Seeking Solace on Muswell Hill
I went for a walk this morning, from the round-a-bout at the top of Muswell Hill, London, along the re-purposed railroad / hiking trail, through Highgate Wood, and then across the road and into the less developed Queen’s Wood.

These now protected reserves are believed to be the remnants of the ‘wildwood’ of England which existed until about 5000 years ago. The literature at the entrance to Queen’s Park did not state if the woods were intentionally cut by humans for building materials and to clear land for farming, or if something out of human control occurred to cause a wane of the naturally wooded areas. I assume the former, as has been and continues to be the case where ever humans call home.

Queen’s Wood, in less than what I believe to be two or three square-kilometers harbors 90 species of fungi, 108 species of spiders, and dozens of species of birds. The maintenance crews are now placing cut logs and branches in piles to give safe harbor for certain bark beetle populations, one of which requires an undisturbed environment for several years before its larvae develop into mature adults. Some mammals too seek shelter in the wood piles.

These city parks and reserves, as maintained by the City of London, are needed anomalies to break the monotony of pavers, concrete, and three story buildings whose street-level shops beg that we fail to recall the difference between wants and needs. Niceties become must-haves in the spree of the moment.

On the edge of the parks, women with pink caps and scarves, black coats and matching knee-high boots push strollers with child. Dogs run off leash despite the signs, owners calling in shrill voices which remind me of Archie Bunker’s wife upon his turn from work. And those are the men. The women’s voices are nearly inaudible or easily mistaken for the squeal of a bus brake coated by wet pavement.

Where the Pavers End
As I walk deeper into the wood, further from the concrete / mud boundary, city structure gives way to something a little less organized but at the same time more comfortable. The number of mothers, strollers, and children is reduced. The source of light is no longer an ambient glow from a source hidden behind a ceiling of clouds, but the leaves themselves glow yellow and orange. The florescent green moss and lichens painted across the texture of the trunks of the English oaks gives a sense of life independent from the canopies overhead.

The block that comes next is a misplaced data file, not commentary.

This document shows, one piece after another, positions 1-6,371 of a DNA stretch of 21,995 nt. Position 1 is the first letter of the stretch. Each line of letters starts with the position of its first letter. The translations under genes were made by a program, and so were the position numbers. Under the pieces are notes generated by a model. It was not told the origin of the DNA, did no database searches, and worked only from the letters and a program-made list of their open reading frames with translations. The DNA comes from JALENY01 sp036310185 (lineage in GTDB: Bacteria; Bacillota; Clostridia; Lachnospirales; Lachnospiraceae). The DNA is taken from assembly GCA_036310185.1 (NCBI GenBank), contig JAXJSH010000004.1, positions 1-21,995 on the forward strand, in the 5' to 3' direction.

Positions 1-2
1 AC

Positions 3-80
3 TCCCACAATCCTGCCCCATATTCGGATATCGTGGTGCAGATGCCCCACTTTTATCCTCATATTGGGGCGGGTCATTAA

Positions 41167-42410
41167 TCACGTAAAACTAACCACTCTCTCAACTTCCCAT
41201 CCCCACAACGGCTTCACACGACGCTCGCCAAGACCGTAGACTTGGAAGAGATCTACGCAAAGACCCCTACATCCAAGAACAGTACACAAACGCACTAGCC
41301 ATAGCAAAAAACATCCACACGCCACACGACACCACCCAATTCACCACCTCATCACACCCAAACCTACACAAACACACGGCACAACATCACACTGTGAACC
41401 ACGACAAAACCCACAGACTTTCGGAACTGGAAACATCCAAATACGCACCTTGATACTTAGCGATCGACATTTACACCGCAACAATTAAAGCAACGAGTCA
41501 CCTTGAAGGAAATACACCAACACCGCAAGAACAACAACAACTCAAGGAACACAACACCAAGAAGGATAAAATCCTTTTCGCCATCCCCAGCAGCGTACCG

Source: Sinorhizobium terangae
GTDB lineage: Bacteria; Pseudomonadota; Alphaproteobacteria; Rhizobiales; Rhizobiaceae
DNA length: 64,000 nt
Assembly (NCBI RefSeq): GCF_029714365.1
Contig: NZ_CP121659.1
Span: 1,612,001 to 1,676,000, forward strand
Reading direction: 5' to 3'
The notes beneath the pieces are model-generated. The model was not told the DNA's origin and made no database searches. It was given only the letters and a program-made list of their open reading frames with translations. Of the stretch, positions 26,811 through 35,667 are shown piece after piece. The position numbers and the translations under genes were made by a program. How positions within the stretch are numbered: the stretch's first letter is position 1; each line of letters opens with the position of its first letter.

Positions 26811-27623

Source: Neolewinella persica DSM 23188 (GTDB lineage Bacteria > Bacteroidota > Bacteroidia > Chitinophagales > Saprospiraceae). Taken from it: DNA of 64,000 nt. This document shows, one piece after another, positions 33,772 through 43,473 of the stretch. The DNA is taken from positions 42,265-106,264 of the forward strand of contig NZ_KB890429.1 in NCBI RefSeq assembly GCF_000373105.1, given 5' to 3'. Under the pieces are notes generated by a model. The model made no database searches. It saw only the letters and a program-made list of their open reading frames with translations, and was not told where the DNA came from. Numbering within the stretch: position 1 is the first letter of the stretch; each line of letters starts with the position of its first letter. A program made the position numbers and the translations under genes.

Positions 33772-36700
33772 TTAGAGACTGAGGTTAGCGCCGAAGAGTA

Even more than the change in light, it is the transition in sound which I noticed most. As though I passed through a doorway, there is a threshold where if I step back I hear only the engines and brakes of the red double-decked buses; one step forward and my audio space is filled instead with the call of birds, the wind moving in short bursts through the mostly bare branches, and the water from the morning’s rain falling to the wet leaves and damp soil in discrete drops.

I was reminded of the constant noise we as humans create, most of which add stress, not joy to our lives. There is no jet plane, no engine roar, no jack hammer, no nail gun, no police siren, no car alarm, no chain saw, no coffee grinder, no milk steamer, no vacuum cleaner, no garbage disposal; no opening of a plastic bag, candy wrapper, or styrofoam container which compels me to smile. And yet, this is what fills the majority of our lives.

The Song of the Human
While the human voice in song is the call of our species to be recorded, in the rest of our world, we make little more than noise. I cannot help but wonder what effect this has on our personal psyche, on the health of our species as a whole.

When the vast majority of our six billion people live in environments in which the noise of the city never ceases, not by night nor the early morning, never–what happens to the human mind when the stimuli is continuously eroding, chipping away at our sense of peace?

I have known people who lived their entire life in a city such as New York and cannot handle the silence of a farm or the woods. They have learned to accept the background clamor as the norm, and silence to them, is frightening.

Perhaps this is testament to the incredible flexibility of our species, the ability to reset the mind and body to a new, higher threshold which feels all right. Perhaps levels of ‘healthy’ are not relative to silence, but to our own personal threshold. Or perhaps silence from human generated noise is the key to reducing human stress, on a personal and societal level, and the complexities of tightly packed cities could be resolved with a greater emphasis on silence, both outside and in.

In my life, I need not moments of calm to balance the noise of humanity but the noise of humanity to remind me how much I need the calm of the Wood.